"You can’t bomb democracy into existence!"
Why is your organisation getting actively involved in the anti-war movement?
Barbara Fuchs: The actual core of our work is the economy. But in the course of the Iraq crisis, we realised that there is a close connection between neo-liberal globalisation and the war. We see ourselves as part of the peace movement. We worked together in peace alliances when Bush came to Berlin last May. The “Axis of Peace” came into being at that time, and we contributed a very substantial amount to its emergence. We were also in Florence at the European Social Forum, where we agreed to organise Europe-wide protests from then on.
In what ways does the stance of the attac peace activists on the Iraq conflict differ from the position of the German government? Are there, in fact, any differences at all worth naming?
Fuchs: Naturally, it’s impressive that the government says ”No to war!” – and we support that. But otherwise, our positions are not identical. We feel that Germany is a hub for military transports, for replenishing supplies. And these are issues that we keep bringing up and focussing on in the context of the peace movement. We demand that the right to use German airspace be denied to the Americans and British. Nor do we want to accept that German AWACs may seek out targets for bombing. German tanks must be withdrawn from Kuwait. This war must not be supported either logistically or financially. Of course the government’s “no” carries great international weight; we don’t deny that. Nonetheless, we say: even a little war is participation in the whole war. And this war contravenes international law; it’s a war of aggression, and therefore unconstitutional.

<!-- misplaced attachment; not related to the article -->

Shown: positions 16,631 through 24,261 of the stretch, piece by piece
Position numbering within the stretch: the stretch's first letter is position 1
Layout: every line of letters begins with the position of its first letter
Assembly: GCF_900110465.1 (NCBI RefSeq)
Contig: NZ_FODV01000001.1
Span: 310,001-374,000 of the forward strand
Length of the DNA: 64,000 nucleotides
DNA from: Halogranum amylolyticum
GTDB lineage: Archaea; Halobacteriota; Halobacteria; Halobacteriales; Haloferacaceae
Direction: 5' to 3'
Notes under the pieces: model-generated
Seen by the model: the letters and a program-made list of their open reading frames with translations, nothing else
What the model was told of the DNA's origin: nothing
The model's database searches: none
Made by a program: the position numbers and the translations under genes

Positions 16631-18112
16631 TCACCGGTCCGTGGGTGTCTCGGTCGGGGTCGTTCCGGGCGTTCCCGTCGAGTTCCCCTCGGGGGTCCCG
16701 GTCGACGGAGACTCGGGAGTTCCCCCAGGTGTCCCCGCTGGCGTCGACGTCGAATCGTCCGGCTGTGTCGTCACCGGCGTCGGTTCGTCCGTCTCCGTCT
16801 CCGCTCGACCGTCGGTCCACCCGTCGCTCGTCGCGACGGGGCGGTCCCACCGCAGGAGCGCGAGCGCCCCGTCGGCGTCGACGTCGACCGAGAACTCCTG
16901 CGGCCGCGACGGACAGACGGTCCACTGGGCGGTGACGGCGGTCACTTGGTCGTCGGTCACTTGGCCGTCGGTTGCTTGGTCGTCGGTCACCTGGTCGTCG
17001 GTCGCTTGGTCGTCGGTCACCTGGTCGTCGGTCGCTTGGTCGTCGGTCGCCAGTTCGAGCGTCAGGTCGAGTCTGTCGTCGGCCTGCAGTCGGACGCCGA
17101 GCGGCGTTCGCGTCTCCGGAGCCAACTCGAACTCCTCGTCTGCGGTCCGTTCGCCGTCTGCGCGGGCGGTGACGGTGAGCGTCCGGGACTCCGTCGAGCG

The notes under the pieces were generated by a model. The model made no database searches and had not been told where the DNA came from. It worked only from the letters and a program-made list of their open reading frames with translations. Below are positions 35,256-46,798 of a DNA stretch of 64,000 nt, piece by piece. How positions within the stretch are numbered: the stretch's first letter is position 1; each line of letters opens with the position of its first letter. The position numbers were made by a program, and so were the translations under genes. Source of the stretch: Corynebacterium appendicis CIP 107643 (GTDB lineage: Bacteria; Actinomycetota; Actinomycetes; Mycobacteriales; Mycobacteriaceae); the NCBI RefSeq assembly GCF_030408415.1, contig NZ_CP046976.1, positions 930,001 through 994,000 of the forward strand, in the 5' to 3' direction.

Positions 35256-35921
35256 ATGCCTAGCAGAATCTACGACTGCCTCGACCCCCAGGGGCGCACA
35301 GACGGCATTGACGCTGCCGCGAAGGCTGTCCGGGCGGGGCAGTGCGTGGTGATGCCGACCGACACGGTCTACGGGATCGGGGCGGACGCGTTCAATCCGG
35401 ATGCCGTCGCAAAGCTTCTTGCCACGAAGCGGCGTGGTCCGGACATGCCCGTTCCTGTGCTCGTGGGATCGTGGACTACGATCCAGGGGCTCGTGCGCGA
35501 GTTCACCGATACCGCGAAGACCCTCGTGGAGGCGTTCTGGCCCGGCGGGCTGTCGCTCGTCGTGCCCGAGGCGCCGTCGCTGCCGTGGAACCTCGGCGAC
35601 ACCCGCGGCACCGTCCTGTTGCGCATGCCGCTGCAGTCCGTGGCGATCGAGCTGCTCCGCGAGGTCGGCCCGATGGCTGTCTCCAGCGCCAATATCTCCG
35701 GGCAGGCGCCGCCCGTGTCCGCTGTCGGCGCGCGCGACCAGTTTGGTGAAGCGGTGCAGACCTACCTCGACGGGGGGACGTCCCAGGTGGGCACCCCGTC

Numerous Iraqi intellectuals are now accusing the peace movement of being ”blind in one eye“; they say that the pacifists are condemning the American war of aggression while often having not a word of criticism for the Iraqi regime. What’s your reaction to these charges?
Fuchs: Well, Saddam Hussein is not exactly the only dictator. One might also take a look at Kuwait or Saudi Arabia. But we don’t want to play this problem down. We say that there’s a very bad situation in Iraq, but we also say that the war is very much worse. It will hit the civilian population hard – the women, the children, the innocent men. This war will destroy everything. I know that various Iraqis support the war. That has to do with the whole miserable situation in Iraq, but also with this dreadful embargo, which has already claimed hundreds of thousands of victims. Of course it also has to do with the Iraqi dictator; nevertheless, one can’t take this as a justification for trying to bomb democracy into existence.
How useful, in your view, is cooperation or dialogue with the Iraqi opposition?
Dialogue and exchange of ideas are always to be supported. But first of all, the democratic currents in Iraq have to have a chance of gaining in strength. At the moment, however, the situation is such that the economic sanctions are hindering the normal life of the people. Under these conditions, it’s hardly possible for a democratic exchange of views to emerge. Faced with war, the people will be more likely to stand behind Saddam Hussein. Thus, what’s happening at present is not helping the growth of democracy: on the contrary.
Interview: Arian Fariborz, © 2003 Qantara.de
Translation: Patrick Lanagan